• Reader Sara pointed out that making homemade nut milks is MUCH easier using a cotton sprouting or nut milk bag! I couldn't agree more! You won't have to double strain the milk. I actually ordered some of these bags last week, but I haven't received them yet! They will save you a lot of time and kitchen clean up if you have them available.
  • Soak almonds in clean fresh filtered or spring water and make sure to rinse thoroughly before using in homemade almond foods.
  • You can use all different kinds of RAW nuts in this recipe, macadamias (although I have heard not to soak them, as it can alter the taste), cashews, pecans, walnuts, brazil nuts, etc... I prefer using raw almonds because they are so mild in taste and really give a beautiful white color to the milk.
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  1. If you get really into making nut milk, your life will be so much easier if you invest in a nut milk bag (paint bags from the hard ware store will work for a fraction of the price). When you pour the nut milk through the bag, it catches all the pulp and then you can easily squeeze any remaining milk out of it. It's also much easier to clean up. Pumpkin seed milk is also delicious. For a special treat- try blending with a frozen banana, carob and maybe extra sweetener.

  2. The almond milk looks good. I would love to hear about your homemade coconut yogurt. I'm looking for a coconut milk yogurt recipe that uses the crockpot.

  3. Sara -- Very good point, and actually I have some cotton sprouting/ nut milk bags on order! I ordered them last week! They just haven't arrived yet!! Thanks for the tip!!

  4. this is awesome - I can't wait to try this because I hate paying so much for storebought almond milk!

  5. Michelle -- ME TOO! I hate paying nearly $4 a box in the store!! I hope this will work for you!!!

    Cove Girl -- Good Question! It should keep for up to 10 days in the fridge! But I generally go through a quart in 3-4 days!! ;-)

  6. I blogged about this last week. Try flavoured agave. I used hazelnut agave and it provided a really nice taste. I also strained with cheesecloth inside of a wire strainer because I didn't have the patience to do it Meghan's way. I almost bought some of those sprout bags yesterday.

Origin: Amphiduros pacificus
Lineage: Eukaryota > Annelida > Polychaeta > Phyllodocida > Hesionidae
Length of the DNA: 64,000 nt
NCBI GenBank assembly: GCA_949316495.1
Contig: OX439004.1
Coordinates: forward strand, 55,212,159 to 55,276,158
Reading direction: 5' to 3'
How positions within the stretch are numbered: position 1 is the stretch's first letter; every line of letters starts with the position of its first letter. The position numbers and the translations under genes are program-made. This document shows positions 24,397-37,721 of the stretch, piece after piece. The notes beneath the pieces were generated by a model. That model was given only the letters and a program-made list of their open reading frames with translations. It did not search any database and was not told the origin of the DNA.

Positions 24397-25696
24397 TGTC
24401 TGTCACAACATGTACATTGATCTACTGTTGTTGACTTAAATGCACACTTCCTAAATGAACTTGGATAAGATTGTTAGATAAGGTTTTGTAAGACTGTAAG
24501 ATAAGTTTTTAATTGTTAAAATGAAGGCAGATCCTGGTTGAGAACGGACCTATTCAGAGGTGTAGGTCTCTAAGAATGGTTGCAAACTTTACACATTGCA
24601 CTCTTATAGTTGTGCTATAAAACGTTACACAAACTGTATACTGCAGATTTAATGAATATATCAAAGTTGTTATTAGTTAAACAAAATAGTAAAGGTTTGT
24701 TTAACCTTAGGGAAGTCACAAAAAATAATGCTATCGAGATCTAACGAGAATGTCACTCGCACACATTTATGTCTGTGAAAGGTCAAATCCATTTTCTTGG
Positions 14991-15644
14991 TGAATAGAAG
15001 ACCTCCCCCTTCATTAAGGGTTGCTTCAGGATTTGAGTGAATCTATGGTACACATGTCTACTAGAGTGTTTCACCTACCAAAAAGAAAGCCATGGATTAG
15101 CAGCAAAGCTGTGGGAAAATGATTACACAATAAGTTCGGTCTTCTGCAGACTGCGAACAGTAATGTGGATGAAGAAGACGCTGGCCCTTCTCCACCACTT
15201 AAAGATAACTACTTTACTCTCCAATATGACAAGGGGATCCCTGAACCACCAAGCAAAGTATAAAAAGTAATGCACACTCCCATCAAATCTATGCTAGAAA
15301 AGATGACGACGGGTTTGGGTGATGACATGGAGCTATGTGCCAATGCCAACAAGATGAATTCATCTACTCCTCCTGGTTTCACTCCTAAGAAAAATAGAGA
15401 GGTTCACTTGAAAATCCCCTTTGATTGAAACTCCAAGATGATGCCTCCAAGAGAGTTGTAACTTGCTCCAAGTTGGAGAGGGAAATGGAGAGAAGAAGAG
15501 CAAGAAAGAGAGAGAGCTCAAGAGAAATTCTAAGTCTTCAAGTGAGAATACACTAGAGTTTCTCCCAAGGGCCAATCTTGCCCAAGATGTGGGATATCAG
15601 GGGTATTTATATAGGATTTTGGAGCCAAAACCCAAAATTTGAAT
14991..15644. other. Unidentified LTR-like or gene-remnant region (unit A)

7. ~M: I plan on doing a post about coconut milk yogurt (in the crockpot) sometime this week or next!! Stay turned!! ;-)

  8. Thank you so much for this post. I've been looking for a reason to buy a Vitamix. I wonder how much money I'd save as opposed to buying Blue Diamond almond milk.

    Anyway, to my question, do you raw almonds or just unsalted almonds?

    Thank you again.


  9. Hey Carrie-
    Vanilla extract makes a good sweetener as well. I will soon be doing a little demo on seed yogurt and cheese. Also- you can make my ultimate healthy cookie with the leftover almond:

  10. I will be looking forward to your post about the coconut milk yogurt!
    Thanks Carrie.

  11. Yay! Does this mean you will be doing all GFCF recipes from this point on? We have been GFCF for the last year. I recently fell off (actually leaped off) the cf wagon so to speak and need to jump back on. I used to make my own almond milk and really liked it. I just hated the clean up and time needed to do it. I too look forward to the coconut yogurt post. Never heard of that and it sounds great!

  12. You're a genius! Coconut yogurt sounds interesting!

  13. Canadianfoodiegirl -- Thanks so much for your tips!! I love agave nectar! I actually really like plain unsweetened almond milk! YUM!

    Kim -- I would LOVE a vitamix!! I'm secretly hoping the company will feel sorry for me and send me one! I'll be glad to be a spokesperson!!! HAHA! I would definitely recommend them if you can afford them! Apparently you can get pretty good deal through your local costco as well! ;-)

    Meghan -- I've been EYEING those cookies of yours! i actually made some cookies too with the almond pulp! They turned out yummy and I'll blog about them later this week! thanks so much for your continuing support!!

    GF Dish & Kay -- Thanks Ladies! I plan on blogging about healthy delicious crock pot coconut yogurt next week!! Stay tuned!!

    Kim -- YES!! This Ginger Lemon Girl will be GF/CF/SF from here on out. Jump back on that wagon.. I know how easy it is to fall off TRUST ME!! (or ask Clara.. she keeps me honest! haha!!) Thanks so much for reading and commenting!!

  14. Along the lines of what Sara was saying.. you can also just use a clean dish towel and use it as a strainer - gather up the edges and squeeze out the milk that way- that is what I do when I make almond milk, because it's faster. ;)

  15. Before I got a nut milk bag, I always used a cotton towel to squeeze the milk through! It worked perfectly, though it was a little messy. I love my milk bag now. Great tutorial video!'s nice to see someone else who loves almond milk!